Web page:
The Amazon Voice integration means that you can simply speak commands through your headset (or external Razer mic) and have them executed straight away. Right now this functionality is fairly limited (think of the usual stuff like changing profiles on your gear or choosing a different lighting scene in your room) but Razer is working with Amazon to integrate Amazon Alexa into games. This means that you could potentially use your voice to perform in-game actions in the (near) future.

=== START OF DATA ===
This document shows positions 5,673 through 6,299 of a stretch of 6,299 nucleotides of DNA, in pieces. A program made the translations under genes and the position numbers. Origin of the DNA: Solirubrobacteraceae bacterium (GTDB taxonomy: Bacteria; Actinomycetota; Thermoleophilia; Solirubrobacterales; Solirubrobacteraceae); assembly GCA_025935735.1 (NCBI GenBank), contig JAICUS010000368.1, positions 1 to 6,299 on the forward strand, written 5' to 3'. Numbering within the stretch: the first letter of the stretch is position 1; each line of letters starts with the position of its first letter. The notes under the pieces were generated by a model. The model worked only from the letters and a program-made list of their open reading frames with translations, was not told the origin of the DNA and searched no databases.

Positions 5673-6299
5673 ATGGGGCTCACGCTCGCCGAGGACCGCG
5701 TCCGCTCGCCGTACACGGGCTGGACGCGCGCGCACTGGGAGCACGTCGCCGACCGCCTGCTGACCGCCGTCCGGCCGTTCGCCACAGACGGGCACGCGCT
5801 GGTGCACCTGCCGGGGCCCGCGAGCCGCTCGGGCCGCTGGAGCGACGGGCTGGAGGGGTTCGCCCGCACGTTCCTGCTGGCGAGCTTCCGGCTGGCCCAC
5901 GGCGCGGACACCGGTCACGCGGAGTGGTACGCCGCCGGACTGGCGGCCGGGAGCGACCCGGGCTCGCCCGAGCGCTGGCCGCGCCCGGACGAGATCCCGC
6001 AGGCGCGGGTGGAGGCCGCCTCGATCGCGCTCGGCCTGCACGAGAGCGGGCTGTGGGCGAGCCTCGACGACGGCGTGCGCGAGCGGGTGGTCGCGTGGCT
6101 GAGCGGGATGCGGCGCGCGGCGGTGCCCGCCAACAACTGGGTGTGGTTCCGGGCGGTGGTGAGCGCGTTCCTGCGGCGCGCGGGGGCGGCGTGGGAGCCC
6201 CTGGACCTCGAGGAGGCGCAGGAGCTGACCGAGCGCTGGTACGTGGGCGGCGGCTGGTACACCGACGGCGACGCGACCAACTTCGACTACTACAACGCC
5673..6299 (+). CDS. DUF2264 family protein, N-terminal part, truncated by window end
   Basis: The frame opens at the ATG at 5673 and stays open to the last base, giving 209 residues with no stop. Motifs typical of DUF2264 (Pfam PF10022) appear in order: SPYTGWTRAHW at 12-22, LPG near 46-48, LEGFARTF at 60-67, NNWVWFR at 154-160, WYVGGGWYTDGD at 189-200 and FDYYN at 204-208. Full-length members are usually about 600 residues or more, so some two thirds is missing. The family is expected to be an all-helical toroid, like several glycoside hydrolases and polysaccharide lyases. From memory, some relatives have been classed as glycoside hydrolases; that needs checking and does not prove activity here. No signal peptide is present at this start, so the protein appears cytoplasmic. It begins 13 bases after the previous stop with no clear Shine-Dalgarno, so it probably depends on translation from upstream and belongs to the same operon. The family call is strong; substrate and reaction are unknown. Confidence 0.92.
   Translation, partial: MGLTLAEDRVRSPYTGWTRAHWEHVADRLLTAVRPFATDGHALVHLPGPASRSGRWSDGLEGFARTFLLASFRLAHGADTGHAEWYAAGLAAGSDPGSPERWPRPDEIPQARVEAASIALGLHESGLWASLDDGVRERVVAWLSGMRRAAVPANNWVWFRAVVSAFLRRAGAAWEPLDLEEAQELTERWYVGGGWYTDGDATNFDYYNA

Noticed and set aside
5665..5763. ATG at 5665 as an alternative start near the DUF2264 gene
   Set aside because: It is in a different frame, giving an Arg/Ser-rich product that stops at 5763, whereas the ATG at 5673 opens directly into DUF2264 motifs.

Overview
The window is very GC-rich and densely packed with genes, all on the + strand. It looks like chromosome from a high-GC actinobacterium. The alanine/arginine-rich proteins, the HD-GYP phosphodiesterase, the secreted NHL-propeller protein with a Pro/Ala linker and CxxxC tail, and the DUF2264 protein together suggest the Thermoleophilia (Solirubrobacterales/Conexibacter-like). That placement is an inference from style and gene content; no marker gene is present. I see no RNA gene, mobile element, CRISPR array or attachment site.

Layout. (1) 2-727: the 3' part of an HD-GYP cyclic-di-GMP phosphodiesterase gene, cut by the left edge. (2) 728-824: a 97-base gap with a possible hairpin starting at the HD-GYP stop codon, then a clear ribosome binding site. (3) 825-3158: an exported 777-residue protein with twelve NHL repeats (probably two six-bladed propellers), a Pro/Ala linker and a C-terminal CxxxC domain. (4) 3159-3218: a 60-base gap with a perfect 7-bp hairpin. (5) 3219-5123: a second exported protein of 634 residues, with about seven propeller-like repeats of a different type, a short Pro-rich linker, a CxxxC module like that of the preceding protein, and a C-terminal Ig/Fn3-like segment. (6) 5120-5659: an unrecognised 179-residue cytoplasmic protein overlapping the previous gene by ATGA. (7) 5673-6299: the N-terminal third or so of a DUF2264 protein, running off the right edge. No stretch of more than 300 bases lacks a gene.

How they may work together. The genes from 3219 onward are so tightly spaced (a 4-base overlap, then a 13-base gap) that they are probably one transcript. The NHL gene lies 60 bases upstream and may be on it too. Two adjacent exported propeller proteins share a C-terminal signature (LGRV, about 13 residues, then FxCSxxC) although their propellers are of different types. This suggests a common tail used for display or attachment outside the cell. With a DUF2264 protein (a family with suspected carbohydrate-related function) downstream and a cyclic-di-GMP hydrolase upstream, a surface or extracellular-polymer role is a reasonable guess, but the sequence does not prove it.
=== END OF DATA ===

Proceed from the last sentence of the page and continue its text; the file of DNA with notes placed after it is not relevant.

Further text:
Razer Chroma is the brand’s lighting suite. This not only works for Razer RGB devices, but also connects to Philips Hue and Nanoleaf lighting products. Chroma is one of the most expansive lighting software products out there right now, and with its ability to link up to light bulbs and lighting panels it’s possible to have your entire room lighting dynamically react to whatever is going on in your game.
There’s a vast world of options that allow you to configure your own settings, and then there’s also the Chroma Workshop where you can download hundreds of custom-created profiles made by the community as well as game-integrations (meaning that your lighting will react to certain situations happening in your game of choice), so if you’re someone who likes dynamic lighting, Chroma really is your friend.
Recording macros with Razer Synapse